Quality Blog

Quality Blog Introduction


EPR’s project management, consulting, and restructuring experience is highly varied. A project managed poorly during construction may have many problems, like safety, schedule, over-runs, etc... However, plant quality is the most significant determinant of the forward value of the asset (plant).

This blog is not presented as reference material with deep technical precision, it's assumed the audience understands the technical basis for the observations. However, our intention is to bring a discussion level perspective of how construction quality impacts an owner, with enough technical content provided for context. If the reader wants to know more about a technical subject (i.e. PWHT of P91) please refer to the reference codes, standards, and specifications for your project (i.e. ASME).

EPR believes a serious discussion is needed in our industry about project construction quality. Hopefully, this is a positive addition to that dialogue…

To discuss your project needs, please contact EPR...

Uncured Coatings


One of the more interesting construction defects observed at a plant in Asia is a nearly universal application of coatings that did not cure.

As background, modern "paint" used in a power plant is a complex engineered product often applied in two or three layers. This is because each layer has a purpose. For example, inorganic zinc is often used as a primer, but not suitable as a top coat. Similarly, epoxy is used as a second coat, but not a top coat because it is poor at enduring UV unlike a urethane. 

Each of the layers must be properly mixed, and usually is catalyzed with a hardener. The proportion of hardener to base product is very important. Too little, the coating never cures and perpetually stays soft. It's a failed coating. Another important factor is to keep water (rain and condensation) from the coating components.  Water affects curing also.

At the plant in question, easily 70% of the coated plant (large coal plant) had coatings that were not cured.  To test this defect, ASTM has a MEK (Methyl Ethyl Ketone) wipe test which roughly involves a clean cloth, a little MEK, and... Read more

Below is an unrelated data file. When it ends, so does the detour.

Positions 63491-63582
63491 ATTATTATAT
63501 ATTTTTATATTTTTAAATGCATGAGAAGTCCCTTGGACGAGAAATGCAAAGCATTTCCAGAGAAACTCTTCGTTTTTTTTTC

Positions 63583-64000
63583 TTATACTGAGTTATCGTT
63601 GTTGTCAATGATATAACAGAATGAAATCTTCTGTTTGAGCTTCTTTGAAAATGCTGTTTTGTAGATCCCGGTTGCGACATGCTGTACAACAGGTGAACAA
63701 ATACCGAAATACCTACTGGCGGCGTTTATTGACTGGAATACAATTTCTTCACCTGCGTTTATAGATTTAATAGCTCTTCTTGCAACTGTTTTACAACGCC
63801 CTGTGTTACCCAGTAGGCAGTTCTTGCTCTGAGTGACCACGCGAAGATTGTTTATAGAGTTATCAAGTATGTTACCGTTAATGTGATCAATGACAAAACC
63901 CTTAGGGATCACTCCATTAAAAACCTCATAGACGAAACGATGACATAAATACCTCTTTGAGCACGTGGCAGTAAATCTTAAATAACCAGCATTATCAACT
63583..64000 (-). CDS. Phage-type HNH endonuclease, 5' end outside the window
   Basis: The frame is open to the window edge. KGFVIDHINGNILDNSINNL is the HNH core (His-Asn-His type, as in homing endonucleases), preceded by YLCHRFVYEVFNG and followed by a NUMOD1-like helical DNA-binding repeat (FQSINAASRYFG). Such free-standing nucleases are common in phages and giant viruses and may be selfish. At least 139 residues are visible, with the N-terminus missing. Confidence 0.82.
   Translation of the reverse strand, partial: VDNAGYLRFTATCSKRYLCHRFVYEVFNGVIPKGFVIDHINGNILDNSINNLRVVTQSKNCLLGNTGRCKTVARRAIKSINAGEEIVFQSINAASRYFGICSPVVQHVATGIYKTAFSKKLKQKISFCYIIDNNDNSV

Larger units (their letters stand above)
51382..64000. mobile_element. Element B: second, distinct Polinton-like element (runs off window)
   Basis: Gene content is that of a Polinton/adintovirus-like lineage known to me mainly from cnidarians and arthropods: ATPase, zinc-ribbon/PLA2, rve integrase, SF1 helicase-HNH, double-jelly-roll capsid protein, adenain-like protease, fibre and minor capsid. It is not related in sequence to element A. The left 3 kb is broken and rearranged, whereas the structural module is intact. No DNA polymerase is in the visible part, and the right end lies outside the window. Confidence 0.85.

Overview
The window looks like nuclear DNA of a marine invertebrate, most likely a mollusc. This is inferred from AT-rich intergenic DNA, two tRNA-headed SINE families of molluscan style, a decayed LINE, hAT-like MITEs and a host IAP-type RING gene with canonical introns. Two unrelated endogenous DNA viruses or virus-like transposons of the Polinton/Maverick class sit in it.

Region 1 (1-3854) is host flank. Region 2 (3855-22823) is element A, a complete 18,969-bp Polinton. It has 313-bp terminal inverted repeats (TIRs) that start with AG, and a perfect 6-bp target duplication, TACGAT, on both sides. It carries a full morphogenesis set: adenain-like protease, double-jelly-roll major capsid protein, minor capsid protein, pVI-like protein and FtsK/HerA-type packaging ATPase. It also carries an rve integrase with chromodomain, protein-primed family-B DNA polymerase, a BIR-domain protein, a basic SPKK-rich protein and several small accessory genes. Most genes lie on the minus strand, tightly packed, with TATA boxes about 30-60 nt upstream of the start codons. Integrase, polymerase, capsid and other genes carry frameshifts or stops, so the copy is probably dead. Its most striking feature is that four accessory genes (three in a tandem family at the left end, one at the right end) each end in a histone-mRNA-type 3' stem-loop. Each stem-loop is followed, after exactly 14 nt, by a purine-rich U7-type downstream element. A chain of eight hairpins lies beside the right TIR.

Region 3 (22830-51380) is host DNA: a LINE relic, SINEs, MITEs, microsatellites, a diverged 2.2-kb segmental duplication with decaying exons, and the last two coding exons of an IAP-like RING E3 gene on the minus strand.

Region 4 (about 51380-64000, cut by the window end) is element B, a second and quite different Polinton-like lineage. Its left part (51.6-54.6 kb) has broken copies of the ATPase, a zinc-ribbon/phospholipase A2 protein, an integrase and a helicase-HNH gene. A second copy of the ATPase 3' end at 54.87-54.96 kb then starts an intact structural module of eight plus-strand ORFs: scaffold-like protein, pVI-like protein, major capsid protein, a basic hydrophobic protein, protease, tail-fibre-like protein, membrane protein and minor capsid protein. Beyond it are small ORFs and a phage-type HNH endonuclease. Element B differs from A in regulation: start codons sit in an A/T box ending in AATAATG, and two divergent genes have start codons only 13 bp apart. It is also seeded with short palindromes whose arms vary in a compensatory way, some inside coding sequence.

Contractor Savings

None.

Repair Costs

Collosal.  Left unrepaired...

"Old School" Steam Drains


Keep in mind, this is a new plant in operation about one year, in a location where quality plants are built routinely...  Yes, this is a NEW plant built to contemporary codes and standards by a large international EPC contractor.

During EPR's review of the Facility, this system is perhaps the single most compelling example of inferior design in the plant.  While not the most cost intensive, the effects are broad reaching.  The open trench design belches hot condensate on steel, electrical hardware, and other equipment leaving the plant to look ready for decommissioning.  O&M personnel are left to perhaps unknowingly assume that facility condition is not important to the owners; how could it be, look at this?  In so many ways this is not consistent with the Facility purchased.

The condensate collection system of trenches and transfer sumps has experienced critical deterioration. Serious failures in the concrete infrastructure include trench through-cracks, cementitious erosion, advanced concrete spalling and scaling, sub-grade undermining, differential settlement, and accelerated... Read more

Contractor Savings

Perhaps $500k.

Repair Costs

Unknowable, but very significant.  Violates Environmental permit, among other problems.

Pillars of Salt & Sand (and Plastic)...


Piers are structural. This necessitates that they are installed correctly with every detail.

As with most construction defects, this is a simple problem of unskilled and unsupervised workers. The problem is compounded by a contractor culture that allows a QC program to run as a "paper" generating endeavor completely disassociated from the facts of field performance. In many cases, it's clear that there is no inspection. This is such a case...

Grout must be installed where to concrete conditions conform to the manufacturers recommendations to assure a strong bond between the materials (concrete and grout).  Typically, this involves a rough surface, clear or debris, and free of any existing concrete surface coating, and similar.

Well, in this case, it's hard to imagine how these piers ended up with plastic bags being embedded at the bonding joint, among other concerns.

One certainty, there was no engaged contractor QC or owner involvement.

Contractor Savings

Essentially none...

Repair Costs

In the future, the piers will need to be re-grouted as routine maintenance.  Unknown cost.